My response was that I agree with and celebrate this ideal, but you can't do this without offending or making students uncomfortable. Read The Coddling of the American Mind. The sad truth is that too many colleges have become sites of ideological indoctrination, which may be transformative, but may defeat the purposes of education in a far more disturbing way. We also have a generation of students entering adulthood with crushing debt only justified by 300% increases in administrative personnel and administrative salaries. Our youth don't need four years in an ideological country club. The college I worked for hasn't "made class" in years, because it really isn’t worth the sticker price. At the question period following a set of alumni presentations about how their mentoring experiences from a decade or more ago had advanced their careers, I didn’t have the heart to ask how their levels of debt compared to more recent graduates.

I found it sheer hilarity when the college president, in a community-wide forum, announced that, in the name of “transparency,” given that the tuition sticker price was far above what students actually paid, factoring in their financial assistance, that tuition would forthwith be reduced. By the end of the forum it became obvious to anyone listening beyond the optimistic boilerplate and back-patting going around that, for most students, it would make absolutely no difference to what they themselves were paying, and that this was really a shell-game of labels. The hilarity is in the public relations fiasco produced when most of the students present had already texted their parents the happy news, only to find out that it was a con job. Then, some well-meaning donor gives them 5 million dollars, so they build a new field-house, er, Sports and Wellness Center. Faculty were opposed, alums were opposed, students and parents were opposed. Who decided? Administrators who are paid the salary of 5+ faculty. If these places crash and burn, they will be getting what they deserve. After Health Care, this is the next institutional leviathan that needs to be rebuilt from the bottom up.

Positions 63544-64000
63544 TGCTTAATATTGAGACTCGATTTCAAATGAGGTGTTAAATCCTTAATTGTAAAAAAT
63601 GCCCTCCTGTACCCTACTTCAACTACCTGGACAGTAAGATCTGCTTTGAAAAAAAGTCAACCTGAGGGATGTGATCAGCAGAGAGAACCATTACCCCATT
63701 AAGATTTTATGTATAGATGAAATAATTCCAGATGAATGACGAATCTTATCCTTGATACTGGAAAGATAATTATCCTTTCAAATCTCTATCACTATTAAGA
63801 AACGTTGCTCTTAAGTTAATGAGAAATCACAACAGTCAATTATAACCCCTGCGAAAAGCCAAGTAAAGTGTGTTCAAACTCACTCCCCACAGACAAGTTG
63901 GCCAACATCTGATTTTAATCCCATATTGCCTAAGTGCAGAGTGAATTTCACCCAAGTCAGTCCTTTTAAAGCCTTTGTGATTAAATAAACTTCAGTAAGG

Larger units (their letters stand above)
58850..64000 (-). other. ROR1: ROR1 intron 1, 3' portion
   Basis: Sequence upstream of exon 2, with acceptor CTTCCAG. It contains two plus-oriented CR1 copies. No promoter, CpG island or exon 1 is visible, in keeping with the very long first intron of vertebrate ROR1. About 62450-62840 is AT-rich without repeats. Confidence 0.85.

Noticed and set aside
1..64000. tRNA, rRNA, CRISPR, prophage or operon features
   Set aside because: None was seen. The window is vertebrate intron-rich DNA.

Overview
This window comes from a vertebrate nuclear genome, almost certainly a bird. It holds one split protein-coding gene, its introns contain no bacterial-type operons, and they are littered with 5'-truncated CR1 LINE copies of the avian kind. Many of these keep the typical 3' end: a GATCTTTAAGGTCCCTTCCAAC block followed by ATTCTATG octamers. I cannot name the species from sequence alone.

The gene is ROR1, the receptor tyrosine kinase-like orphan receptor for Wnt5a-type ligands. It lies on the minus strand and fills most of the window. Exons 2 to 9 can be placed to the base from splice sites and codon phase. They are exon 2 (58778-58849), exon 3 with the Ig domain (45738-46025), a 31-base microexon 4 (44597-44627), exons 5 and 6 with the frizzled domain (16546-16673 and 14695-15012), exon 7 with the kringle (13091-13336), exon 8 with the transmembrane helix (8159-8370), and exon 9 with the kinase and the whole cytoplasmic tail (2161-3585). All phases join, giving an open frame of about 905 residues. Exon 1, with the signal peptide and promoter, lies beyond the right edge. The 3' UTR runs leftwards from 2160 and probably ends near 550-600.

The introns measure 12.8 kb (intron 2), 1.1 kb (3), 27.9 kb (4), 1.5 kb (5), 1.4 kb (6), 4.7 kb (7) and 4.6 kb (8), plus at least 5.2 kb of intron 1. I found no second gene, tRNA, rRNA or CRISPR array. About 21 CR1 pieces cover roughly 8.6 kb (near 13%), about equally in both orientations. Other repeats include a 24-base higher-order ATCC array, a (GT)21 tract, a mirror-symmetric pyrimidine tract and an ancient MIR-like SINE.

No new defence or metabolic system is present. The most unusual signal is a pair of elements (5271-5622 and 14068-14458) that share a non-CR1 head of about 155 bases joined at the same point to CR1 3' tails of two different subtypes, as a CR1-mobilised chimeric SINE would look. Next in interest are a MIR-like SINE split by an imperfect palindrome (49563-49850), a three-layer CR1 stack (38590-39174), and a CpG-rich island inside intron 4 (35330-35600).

If what you want is a job-ready training program, you belong in vocational school. If you have been misled into thinking that spending $40,000 a year or more on an education that will leave you with an albatross of debt around your neck as you struggle to find a, job that may barely make ends meets the illusion that you will find a fulfilling career that makes anything like full use of your book-learning will quickly be shattered. As it should be. Who foments these deceptions are colleges that no longer even sell an education, but the “college experience”? When my college was working on one of its “strategic plans” (wherein faculty spend hundreds of hours providing resources, used to justify but not actually otherwise have much influence on administrators decision-making), we were shown a pie-chart that showed each of the “stakeholders” that would play a role. If an expensive college education is really only justified by the learning that takes place, then why would highly educated faculty have no more of a “stake” than administrators, student service personnel, athletic coaches and trainers, and a range of other service workers in an institution whose raison d’etre is to educate, the only justification for the exorbitant cost?